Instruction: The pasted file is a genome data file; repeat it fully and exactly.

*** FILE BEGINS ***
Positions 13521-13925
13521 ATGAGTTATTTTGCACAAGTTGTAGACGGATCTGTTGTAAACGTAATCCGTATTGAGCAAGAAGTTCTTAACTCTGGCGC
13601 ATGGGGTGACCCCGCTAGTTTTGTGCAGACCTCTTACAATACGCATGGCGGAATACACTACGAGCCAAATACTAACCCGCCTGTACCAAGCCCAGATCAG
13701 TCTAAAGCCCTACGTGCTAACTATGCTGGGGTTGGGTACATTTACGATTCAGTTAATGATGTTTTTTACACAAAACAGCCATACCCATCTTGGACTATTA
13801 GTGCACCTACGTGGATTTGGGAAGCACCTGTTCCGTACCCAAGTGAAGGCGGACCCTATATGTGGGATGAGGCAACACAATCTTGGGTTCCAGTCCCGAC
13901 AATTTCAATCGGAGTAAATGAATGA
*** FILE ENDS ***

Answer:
Positions 13521-13925
13521 ATGAGTTATTTTGCACAAGTTGTAGACGGATCTGTTGTAAACGTAATCCGTATTGAGCAAGAAGTTCTTAACTCTGGCGC
13601 ATGGGGTGACCCCGCTAGTTTTGTGCAGACCTCTTACAATACGCATGGCGGAATACACTACGAGCCAAATACTAACCCGCCTGTACCAAGCCCAGATCAG
13701 TCTAAAGCCCTACGTGCTAACTATGCTGGGGTTGGGTACATTTACGATTCAGTTAATGATGTTTTTTACACAAAACAGCCATACCCATCTTGGACTATTA
13801 GTGCACCTACGTGGATTTGGGAAGCACCTGTTCCGTACCCAAGTGAAGGCGGACCCTATATGTGGGATGAGGCAACACAATCTTGGGTTCCAGTCCCGAC
13901 AATTTCAATCGGAGTAAATGAATGA